Feature Tracking and Optical Navigation

This article is a simplified version of the research report that aims at identifying and tracking craters in images for optical navigation in space. We first survey at existing image processing techniques. We then proceed to bootstrapping a deep neural network classifier with the help of TensorFlow Object Detection API and images from NASA’s Detecting Crater Impact Challenge. We then implement a preliminary tracking algorithm that stores images and computes mean squared error to detect if the crater has already been seen before.

In this article, we additionally go into more details of the tracking algorithm. For the code, check the object-detection branch of our GitHub repository.


Ever since humans landed on the moon, it became clear than deep space travel is a possibility in the future. One of the biggest issues faced by satellites and probes that we have sent into space is that they do are unable to react to the presence of other astronomical objects real time. This means that they must rely on scientists back at Earth for navigation. Satellite images get sent back to Earth for scientists to study the situation. At the least, the time delay slows down the mission progress and causes overhead.

In this article, we attempt to provide a method to track craters on astronomical objects. We will first identify potential craters on the astronomical object. Then we will start tracking these potential crates and calculate how far these craters have been displaced since the last image was taken. We can then feed these inputs into a navigation filter for thr actual navigation.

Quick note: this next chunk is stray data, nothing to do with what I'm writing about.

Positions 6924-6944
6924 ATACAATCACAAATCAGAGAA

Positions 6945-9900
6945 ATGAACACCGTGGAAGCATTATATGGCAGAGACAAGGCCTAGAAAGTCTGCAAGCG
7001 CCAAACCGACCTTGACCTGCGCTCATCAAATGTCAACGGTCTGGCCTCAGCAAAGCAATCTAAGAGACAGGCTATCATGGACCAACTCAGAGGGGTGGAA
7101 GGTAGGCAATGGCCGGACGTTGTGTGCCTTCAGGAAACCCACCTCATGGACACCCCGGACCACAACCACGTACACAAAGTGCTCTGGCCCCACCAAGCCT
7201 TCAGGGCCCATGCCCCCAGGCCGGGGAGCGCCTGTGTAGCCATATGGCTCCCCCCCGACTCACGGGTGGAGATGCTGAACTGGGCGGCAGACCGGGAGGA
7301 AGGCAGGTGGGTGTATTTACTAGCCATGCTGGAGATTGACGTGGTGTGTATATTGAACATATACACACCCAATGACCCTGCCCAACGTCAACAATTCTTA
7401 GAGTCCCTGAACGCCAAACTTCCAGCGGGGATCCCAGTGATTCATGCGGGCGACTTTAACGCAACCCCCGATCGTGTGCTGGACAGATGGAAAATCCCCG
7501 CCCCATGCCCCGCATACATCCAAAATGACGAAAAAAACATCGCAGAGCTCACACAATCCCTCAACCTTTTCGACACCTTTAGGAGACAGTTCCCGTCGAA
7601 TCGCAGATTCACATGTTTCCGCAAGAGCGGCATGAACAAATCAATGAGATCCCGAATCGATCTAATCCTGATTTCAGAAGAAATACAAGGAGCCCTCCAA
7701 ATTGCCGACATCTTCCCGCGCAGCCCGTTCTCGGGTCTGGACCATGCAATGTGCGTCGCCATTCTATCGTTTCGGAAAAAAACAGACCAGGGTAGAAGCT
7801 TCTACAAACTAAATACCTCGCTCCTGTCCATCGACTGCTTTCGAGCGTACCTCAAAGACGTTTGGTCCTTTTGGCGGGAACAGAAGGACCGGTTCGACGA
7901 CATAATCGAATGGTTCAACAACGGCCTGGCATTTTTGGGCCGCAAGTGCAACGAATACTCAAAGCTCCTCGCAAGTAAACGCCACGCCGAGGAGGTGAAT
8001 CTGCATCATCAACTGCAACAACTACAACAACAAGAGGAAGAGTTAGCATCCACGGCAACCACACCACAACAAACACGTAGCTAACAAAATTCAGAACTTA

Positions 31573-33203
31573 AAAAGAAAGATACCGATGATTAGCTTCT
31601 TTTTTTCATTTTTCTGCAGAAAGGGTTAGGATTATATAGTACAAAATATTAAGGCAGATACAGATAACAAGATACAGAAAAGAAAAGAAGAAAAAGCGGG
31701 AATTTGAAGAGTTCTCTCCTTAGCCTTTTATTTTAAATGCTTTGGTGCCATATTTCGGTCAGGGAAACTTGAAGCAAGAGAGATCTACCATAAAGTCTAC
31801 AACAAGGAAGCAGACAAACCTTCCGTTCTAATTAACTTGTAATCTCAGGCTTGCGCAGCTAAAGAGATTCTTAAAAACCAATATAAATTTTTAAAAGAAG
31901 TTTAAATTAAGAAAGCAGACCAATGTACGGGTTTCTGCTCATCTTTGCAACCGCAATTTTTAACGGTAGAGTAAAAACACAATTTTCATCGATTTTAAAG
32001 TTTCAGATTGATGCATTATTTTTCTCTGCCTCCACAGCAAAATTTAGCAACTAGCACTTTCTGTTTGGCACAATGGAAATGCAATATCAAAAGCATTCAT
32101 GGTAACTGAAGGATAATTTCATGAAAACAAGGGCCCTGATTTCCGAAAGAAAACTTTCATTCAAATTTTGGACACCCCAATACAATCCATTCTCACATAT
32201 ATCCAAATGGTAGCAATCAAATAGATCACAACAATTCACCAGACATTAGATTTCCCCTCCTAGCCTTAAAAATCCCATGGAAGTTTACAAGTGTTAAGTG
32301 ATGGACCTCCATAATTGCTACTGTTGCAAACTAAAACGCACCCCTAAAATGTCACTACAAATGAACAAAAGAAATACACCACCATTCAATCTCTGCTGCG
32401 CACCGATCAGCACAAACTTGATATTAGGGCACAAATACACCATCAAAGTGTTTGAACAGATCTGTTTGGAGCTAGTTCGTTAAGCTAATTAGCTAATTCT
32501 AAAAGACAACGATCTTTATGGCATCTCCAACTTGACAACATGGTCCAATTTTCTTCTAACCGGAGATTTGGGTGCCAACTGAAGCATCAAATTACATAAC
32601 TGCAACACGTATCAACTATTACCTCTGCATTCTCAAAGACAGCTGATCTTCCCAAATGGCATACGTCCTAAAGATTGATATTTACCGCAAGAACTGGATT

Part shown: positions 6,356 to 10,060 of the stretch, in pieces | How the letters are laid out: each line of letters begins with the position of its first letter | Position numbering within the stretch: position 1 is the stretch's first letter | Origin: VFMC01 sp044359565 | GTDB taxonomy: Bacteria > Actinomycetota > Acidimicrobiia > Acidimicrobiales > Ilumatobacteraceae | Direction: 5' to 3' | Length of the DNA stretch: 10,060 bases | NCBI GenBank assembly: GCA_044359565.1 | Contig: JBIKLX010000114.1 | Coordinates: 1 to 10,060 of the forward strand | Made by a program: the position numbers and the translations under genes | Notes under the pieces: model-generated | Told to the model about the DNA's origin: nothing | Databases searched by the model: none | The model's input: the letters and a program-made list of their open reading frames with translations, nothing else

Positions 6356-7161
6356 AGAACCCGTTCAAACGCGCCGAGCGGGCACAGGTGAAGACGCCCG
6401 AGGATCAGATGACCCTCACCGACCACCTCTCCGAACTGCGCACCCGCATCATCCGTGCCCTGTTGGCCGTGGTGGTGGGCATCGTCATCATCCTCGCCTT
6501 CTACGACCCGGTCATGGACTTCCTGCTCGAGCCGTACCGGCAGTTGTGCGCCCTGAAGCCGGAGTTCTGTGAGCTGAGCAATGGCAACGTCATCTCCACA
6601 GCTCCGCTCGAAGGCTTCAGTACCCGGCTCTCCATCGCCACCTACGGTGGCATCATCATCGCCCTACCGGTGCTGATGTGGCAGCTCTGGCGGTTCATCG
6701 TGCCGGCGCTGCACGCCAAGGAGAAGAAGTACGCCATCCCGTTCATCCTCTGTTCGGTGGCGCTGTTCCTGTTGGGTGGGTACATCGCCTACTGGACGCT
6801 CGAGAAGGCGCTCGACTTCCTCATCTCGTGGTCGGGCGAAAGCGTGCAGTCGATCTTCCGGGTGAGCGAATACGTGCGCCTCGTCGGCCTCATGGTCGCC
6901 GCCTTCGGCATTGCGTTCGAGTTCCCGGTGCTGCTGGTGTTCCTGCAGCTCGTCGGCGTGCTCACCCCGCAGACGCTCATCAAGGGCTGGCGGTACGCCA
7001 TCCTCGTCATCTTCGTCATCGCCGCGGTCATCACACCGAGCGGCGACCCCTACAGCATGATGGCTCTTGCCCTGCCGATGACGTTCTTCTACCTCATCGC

Our Workflow

This research area is very broad and involves three big topics – identification of craters, tracking of craters, and navigation. This article will mainly focus on the crater identification and will briefly touch upon tracking.

Our workflow, for tackling the identification of features, is to design two different models that achieve the same results simultaneously. The first will use pure image processing techniques to identify craters. The second will be a mixture of image processing and machine learning techniques. Then we will either choose one of either models, or a combination of both, based on their robustness.

For the second question, tracking craters, we discuss a preliminary algorithm we designed.

Image Processing

We used off-the-shelf feature detection algorithms to test their robustness. OpenCV offers many feature detectors like Hough Circle Finding method and Harris Corner Detection. These feature detectors provided by OpenCV allow for decent crater findings, but need significant tuning. This leads to questions regarding robustness and automation, and this is where machine learning might lead to better results.

Here is a sample result we got after a lot of fine tuning. As you can see, the results are decent, but not very precise.

Deep Learning

Instead of training a deep convolutional neural network from scratch, we decided to bootstrap a neural network using the TensorFlow Object Detection API and images from NASA. The base model we trained on was originally trained on the COCO dataset with the architecture of award winning Microsoft’s 152 layer residual neural network. We trained the model for nearly 10 hours and got these results at the end.


Note: This goes into more detail than the report